Posted in Animation, architecture, art by aldorf on June 30, 2011

A creative clash by graphic designer Sven Völker and machine artist Nils Völker.

On the Edge – Seven on Seven Event 2011 by Rhizome

Posted in Animation, art, conference, design, inspiration, Media by aldorf on June 2, 2011

Seven on Seven by Rhizome. Just Inspiring to see great collaboration between very talented people and the field of art and technology.

First video I had to watch was a collaboration between Zach Lieberman and Bre Pettis,

“Creativity, Collaboration and Hacking” – Thoughts Shared by Caterina Fake

Posted in art, conference, design, inspiration, Media, pioneers by aldorf on June 2, 2011

This was her intro to 7 on 7 – Connectin Art & Technology. Make sure to check out their event website 

(by Caterina Fake)

When I was in college, I wrote a paper about a poem, “The Book of Ephraim”, that was about a couple that spent years talking to spirits on a Ouija board, communing with the shades of poets, emperors, and friends. I’d never tried a Ouija board before, but I drew one on a piece of paper and used an overturned teacup to try it out with my friends. Amazing things happened as a result: we recorded conversations with dead army generals from Prussia who’d climbed Kilimanjaro, and conjured a mysterious spirit who spoke only in riddles. It was an addictive activity. Hours would go by, story after story would be told, and eventually the candle, set up for atmosphere, would gutter out, or we had to stop and eat, or pee, or write another paper, or go to sleep.

I didn’t believe (and I don’t think my friends believed) that we were actually talking to spirits, but something much more interesting has happening: my subconscious and the subconscious of my friend were working together to tell a story, a story we couldn’t have made up on our own, but which we were both contributing to.

If you’ve ever been in a band, or played a sport, or danced, or done anything with other people — even started a company! — you’ll know what I’m talking about. You make up a riff, and then the bass player picks up the riff, and then the drummer makes a variation on the theme, reversing it, and you jam on it and make sweet, sweet music together. Hours go by, you are lost in the flow, or the zone, or the jam, or whatever you want to call it. You know when this is happening with your hockey team, when you’re reaching a sublime level of banter at the dinner table, even when your flirting is really hitting the mark. Your subconscious is working together with someone else’s, time vanishes, peace prevails on earth, and everyone is dissolved together into the great, unimpeachable and omnipotent Is.

Hacking and art-making are like this, especially when done together — an artist-hacker matched with a hacker-artist for the day — to jam, invent, make things, do stuff, and have ideas. Both technology and art are about making things new and seeing things new, and the way to arrive at the new is a collaborative, mysterious and Ouija-like process.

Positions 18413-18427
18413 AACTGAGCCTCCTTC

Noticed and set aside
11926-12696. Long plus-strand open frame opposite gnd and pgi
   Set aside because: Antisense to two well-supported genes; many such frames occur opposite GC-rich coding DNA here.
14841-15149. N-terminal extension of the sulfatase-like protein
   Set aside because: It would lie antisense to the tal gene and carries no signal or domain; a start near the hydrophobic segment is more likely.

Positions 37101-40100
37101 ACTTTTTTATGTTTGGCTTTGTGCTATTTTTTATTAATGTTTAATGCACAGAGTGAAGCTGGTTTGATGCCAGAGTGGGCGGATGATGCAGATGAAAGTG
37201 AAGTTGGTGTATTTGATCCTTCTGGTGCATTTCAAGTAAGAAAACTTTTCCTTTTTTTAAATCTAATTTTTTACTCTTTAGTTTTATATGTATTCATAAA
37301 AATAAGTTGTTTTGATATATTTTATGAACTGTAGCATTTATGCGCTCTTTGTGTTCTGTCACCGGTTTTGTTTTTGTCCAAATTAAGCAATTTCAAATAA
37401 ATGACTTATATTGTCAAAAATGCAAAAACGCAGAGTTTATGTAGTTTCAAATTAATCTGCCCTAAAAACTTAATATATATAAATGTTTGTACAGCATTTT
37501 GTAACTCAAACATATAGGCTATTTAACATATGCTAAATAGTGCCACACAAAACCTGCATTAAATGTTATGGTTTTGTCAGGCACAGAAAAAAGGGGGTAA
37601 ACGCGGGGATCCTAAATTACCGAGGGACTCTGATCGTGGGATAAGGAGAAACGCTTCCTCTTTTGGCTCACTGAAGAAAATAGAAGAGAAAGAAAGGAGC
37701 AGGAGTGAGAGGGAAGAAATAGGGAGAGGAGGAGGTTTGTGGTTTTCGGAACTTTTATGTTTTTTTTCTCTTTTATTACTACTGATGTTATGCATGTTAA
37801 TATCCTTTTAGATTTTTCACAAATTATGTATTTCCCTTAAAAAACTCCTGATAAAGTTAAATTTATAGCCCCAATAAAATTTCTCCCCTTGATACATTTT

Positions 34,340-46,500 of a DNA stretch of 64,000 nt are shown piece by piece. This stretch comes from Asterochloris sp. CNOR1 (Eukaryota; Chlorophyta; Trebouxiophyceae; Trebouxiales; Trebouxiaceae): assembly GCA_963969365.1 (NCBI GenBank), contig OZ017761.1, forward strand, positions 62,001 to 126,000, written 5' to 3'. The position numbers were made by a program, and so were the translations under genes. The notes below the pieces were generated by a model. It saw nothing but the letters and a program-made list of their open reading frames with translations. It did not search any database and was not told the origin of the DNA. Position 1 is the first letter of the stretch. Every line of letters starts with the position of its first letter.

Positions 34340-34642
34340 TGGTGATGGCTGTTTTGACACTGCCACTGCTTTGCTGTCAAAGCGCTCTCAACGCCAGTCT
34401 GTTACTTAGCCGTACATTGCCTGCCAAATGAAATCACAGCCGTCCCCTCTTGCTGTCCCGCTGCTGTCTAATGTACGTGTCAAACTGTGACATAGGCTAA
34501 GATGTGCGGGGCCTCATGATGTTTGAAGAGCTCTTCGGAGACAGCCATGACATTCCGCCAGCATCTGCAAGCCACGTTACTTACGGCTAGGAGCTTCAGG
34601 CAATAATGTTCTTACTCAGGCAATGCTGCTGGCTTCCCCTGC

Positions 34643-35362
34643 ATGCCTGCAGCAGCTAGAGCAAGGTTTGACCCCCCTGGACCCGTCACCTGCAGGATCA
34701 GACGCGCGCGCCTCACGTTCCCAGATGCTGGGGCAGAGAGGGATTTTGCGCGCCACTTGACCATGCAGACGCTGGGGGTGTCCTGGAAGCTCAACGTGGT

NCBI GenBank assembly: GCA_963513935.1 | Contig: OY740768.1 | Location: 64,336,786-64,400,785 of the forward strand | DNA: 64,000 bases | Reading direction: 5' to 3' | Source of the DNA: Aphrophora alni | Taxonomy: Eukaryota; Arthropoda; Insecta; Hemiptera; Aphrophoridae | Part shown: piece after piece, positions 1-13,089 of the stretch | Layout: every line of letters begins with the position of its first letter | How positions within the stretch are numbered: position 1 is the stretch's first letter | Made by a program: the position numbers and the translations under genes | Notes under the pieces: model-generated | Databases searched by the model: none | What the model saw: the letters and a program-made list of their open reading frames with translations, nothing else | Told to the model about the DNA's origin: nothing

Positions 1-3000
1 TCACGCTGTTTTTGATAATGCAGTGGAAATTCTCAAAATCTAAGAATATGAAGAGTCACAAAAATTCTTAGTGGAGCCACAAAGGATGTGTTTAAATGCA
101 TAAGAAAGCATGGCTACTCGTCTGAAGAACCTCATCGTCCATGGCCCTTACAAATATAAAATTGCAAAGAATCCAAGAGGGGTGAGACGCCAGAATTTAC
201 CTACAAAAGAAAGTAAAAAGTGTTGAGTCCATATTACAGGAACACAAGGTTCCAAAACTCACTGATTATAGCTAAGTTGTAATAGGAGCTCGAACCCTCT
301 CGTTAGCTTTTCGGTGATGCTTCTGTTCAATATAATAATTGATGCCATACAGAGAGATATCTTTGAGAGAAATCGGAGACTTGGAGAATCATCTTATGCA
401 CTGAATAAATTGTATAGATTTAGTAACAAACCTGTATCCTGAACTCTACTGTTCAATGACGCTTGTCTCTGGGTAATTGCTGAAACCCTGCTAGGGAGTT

This is what Seven on Seven is, and what Rhizome has created for us, here, today. It’s a risky undertaking because you pretty much have to go with your first idea. And your partner — maybe you know her, maybe you don’t. What if you are unable to get in the groove? What if you’re classical and she’s jazz? He’s Rails and She’s Python?

What’s fun about this project, this format and this day is we don’t know how it’s going to turn out. It’s a lark, a plunge. We’re in the middle of the creative process, not the end. It’s a leap-of-faith, seed-stage, put good people together and see what happens day. The seven technologists and the seven artists here today are the top of their respective fields, and they’ve hacked and improv’d their way through the past day.

The assembled awesomeness is inspiring and Lauren has set the scene, a locus for scenius. What do we have? A blank sheet of paper, a Ouija board, an overturned teacup, two people and their imaginations. Or an iPad, a keyboard, Ruby on Rails, some wires, two people and their imaginations.

And our own curiosity, amazement and surprise.

Interactive Film “ROME” – Chris Milk and Aaron Koblin Did It Again!

Posted in Uncategorized by aldorf on May 14, 2011

Experience “3 Dreams of Black” at http://www.ro.me/

“3 Dreams of Black” is Chris Milk‘s new interactive film, created in WebGL with some friends from Google, for Danger Mouse & Daniele Luppi’s ROME, featuring Jack White & Norah Jones. The project is a Chrome Experiment (http://www.chromeexperiments.com/) that showcases some of the latest web technologies in modern browsers like Google Chrome.

In building “3 Dreams of Black”, we’ve had the opportunity to build many tools, libraries, and models. We’ve fully opened up the source code and made it available for web developers to tinker with us at http://www.ro.me/tech. In addition to the code, a few other highlights include eight WebGL demos, a fun model viewer for interacting with some of the animals from the web experience, and the Three.js 3D library used for building the experience. In addition, a big part of the project was to define a good pipeline for getting all the animals and environment models right in WebGL — for this, we extended Blender with custom plugins so we could manipulate and export the data with ease.